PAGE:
Could you start by telling us a little about yourself?
My name’s Douglas, I play piano amongst other instruments and enjoy putting words to music.
Your debut EP, ‘Seven Hours’ has just come out on Erased Tapes – that must be really exciting.
It’s very exciting. It’s great to have finally realised my very first record and very proud to have the Erased Tapes logo there too.
Am I right when I say you’re 22 years old – that’s really young! How long have you been playing the piano and at what age did you first become interested in music?
I’m a little older than that but it doesn’t matter to me. I’ve been playing the piano for 9 or so years but I first became really interested in music when I heard my mum and dad playing music in our local pub. They played rock n’ roll sort of stuff and I would come along and dance. I was 3 I think, though I only started writing my own songs a few years ago.
Who were your musical influences growing up, and do they in any way enter your own music?
Growing up I heard a lot of Elvis from my Dad and Michael Jackson from my mum, I’ve never thought that would have influence me but now I think about it, I think the drama and power in Elvis’s voice has inspired my own and I always loved the rhythms of Jackson’s music. It was probably the classical music my mum played on the piano that finally influenced how I sound today.
I really loved ‘Seven Hours’. How would you describe your music?
I’m glad you enjoyed it. I like to think my music provides escape in some way.
Your mum was a piano teacher, and you studied music at University in Liverpool. Was the piano your first love? What was your musical upbringing like?
Yes, the piano was my first and I think it’ll probably be my last. My parents didn’t force any music on me so it was left up to me to find my own music.
Your lyrics are very poetic and natural – what kind of process do you go through when it comes to song writing? How would you describe the lyrical process?
I often have a whole story in my head and I begin just writing words and sentences down, then start to form verses. I usually end up with a poem or something similar but then I only chose certain lines to go into the song.
When you sit down to write songs, does the melody take precedence, or do the lyrics come first? Where does your lyrical inspiration come from?
Lyrics usually come first but there are no set rules with my writing. Inspiration comes from personal experience, historical events and made up stories. I always like to think that listeners can relate to the lyrics in some way.
Your lyrics are very open, flowing against introverted piano melodies that almost seem shy or reserved, preferring to give most of the attention to the lyrics. This is a beautiful contrast. Would you consider yourself more of a singer-songwriter than a pianist? Do your lyrics take musical precedence in the song?
I haven’t thought about it. I believe the music and lyrics should be strong independent of each other.
The perfect tone is something that is very personal for a lot of musicians. What is your favourite kind of tone, and do you have a particular piano you’re fond of? Do you find that different pianos have different personalities? Do you find yourself returning to a particular piano when writing and performing music?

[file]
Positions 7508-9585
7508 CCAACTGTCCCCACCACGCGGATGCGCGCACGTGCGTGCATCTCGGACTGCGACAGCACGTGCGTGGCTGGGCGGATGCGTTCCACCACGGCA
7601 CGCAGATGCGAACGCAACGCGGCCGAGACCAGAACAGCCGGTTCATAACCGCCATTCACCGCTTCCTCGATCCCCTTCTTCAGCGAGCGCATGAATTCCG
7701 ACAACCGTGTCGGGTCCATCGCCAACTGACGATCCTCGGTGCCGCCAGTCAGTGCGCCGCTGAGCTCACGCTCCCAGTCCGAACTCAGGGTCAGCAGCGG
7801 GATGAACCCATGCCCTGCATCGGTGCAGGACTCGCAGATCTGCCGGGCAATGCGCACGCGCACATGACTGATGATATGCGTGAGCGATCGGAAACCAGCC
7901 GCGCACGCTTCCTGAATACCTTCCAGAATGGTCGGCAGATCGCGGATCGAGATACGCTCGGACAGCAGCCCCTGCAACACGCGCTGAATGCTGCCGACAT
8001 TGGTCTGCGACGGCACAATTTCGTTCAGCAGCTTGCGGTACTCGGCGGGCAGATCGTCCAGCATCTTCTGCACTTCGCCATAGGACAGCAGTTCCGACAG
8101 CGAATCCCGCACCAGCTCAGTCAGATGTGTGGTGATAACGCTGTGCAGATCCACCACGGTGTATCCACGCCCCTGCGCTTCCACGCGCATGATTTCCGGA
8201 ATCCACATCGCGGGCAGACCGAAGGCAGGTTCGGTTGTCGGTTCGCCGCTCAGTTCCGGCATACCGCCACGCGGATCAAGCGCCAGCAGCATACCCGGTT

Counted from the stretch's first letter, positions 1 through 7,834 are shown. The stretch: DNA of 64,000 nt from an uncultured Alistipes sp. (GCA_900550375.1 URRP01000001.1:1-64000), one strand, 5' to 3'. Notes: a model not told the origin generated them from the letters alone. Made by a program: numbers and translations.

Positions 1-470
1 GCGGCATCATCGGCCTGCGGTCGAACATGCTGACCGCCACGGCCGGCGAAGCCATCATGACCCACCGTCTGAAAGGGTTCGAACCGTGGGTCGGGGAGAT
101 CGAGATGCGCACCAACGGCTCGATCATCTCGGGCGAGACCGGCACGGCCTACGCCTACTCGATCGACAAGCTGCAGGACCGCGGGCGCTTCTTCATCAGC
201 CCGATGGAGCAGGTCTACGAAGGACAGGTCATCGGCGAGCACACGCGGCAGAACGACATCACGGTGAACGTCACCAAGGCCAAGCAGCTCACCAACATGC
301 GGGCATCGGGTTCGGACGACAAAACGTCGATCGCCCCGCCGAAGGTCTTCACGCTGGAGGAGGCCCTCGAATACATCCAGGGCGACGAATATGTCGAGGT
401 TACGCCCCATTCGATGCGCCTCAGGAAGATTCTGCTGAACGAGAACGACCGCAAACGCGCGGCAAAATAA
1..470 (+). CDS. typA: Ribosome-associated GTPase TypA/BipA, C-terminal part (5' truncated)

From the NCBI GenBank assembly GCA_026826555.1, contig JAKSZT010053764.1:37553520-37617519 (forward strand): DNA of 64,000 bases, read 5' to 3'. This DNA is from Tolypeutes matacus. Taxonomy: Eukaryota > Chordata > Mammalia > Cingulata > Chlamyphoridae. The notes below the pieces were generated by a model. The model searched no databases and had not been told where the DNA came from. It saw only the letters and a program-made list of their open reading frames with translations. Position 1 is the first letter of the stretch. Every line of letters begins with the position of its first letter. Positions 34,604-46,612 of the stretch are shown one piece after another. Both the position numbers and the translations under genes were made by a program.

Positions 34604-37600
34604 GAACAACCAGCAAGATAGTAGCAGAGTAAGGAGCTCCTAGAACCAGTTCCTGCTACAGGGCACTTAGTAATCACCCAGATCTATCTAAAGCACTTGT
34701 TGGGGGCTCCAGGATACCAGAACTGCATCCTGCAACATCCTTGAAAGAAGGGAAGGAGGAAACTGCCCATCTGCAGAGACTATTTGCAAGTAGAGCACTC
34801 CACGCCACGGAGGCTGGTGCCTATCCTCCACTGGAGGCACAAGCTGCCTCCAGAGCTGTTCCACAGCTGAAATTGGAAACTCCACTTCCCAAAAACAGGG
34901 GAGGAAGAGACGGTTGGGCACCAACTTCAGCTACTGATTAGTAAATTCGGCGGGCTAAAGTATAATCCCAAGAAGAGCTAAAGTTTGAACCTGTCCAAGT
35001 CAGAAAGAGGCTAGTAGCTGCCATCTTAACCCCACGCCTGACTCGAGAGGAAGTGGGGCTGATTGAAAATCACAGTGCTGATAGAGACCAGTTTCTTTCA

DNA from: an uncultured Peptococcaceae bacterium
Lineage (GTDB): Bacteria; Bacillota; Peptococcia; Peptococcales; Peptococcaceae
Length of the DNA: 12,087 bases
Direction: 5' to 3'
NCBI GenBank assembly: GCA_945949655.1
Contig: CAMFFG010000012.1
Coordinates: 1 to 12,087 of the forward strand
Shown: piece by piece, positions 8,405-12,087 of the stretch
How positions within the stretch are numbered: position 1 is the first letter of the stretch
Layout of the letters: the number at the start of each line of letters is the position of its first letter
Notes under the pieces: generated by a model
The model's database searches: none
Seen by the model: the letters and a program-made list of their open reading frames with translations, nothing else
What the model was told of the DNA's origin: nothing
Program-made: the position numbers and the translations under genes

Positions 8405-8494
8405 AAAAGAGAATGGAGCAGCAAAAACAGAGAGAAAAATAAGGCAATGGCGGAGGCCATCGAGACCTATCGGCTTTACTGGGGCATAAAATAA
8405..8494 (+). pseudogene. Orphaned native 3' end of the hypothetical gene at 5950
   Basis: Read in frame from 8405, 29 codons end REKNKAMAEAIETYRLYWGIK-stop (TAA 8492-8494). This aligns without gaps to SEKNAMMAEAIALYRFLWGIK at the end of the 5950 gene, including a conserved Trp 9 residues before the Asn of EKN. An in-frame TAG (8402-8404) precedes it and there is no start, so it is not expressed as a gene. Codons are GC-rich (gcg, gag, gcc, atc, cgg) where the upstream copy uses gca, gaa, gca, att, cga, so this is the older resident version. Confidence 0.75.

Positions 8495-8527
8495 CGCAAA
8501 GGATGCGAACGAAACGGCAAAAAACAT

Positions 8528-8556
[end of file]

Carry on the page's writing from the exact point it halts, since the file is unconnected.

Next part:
I like old, upright pianos that have character. In tune is good though!
There is a subtle darkness to the music on ‘Seven Hours’. Where does the darkness come from?
I have always preferred dark music. “Happy” music on the piano can sound naff so I avoid it like the plague!
Specific areas can have a huge influence on the sound of the music. Does the city of London in any way absorb itself into your music?
Just that there’s such huge spectrum of people in London and meeting new people inspires me. Obviously the history of London too is very inspiring. Take my song London’s Rose for example.
You recently performed at the Village Underground. How did it go?
It’s a fantastic space and the audience were so attentive. I’d love to go back and put on a massive show with a brass ensemble!
How does the music on ‘Seven Hours’ translate when performing live?
We improvise quite a bit and have a lot of fun! Fabian, my drummer, is amazing to watch and to listen to. He upstages me to be honest.
You recently signed to Erased Tapes – how did you guys meet?
I was first contacted after they heard my early demos on soundcloud but I first met them after their 5 year anniversary concert at Hackney Empire. It was an awesome show and great to meet everyone in that way.
?Erased Tapes seems like a very cool label. It looks like they really care for and nurture their artists, and they have a deep passion for the music. Did this attract you to the label? Is there a real sense of camaraderie?
Yes, there’s a sense of family, which may sound cheesy but it’s a great way to collaborate and give advice on each other’s music. You wouldn’t get this in a major label with many artists, I don’t feel.
What’s in store for the future, Douglas? Do you have a full length coming up, and if so, is there any kind of release date? Do you have any shows coming up?
I’m recording my debut album now and hope to get it out there early next year. My next show is at St Pancras Old Church on November 13th. It’s my first headline show so I’m nervous but incredibly excited.
– Photo by Tina Miguel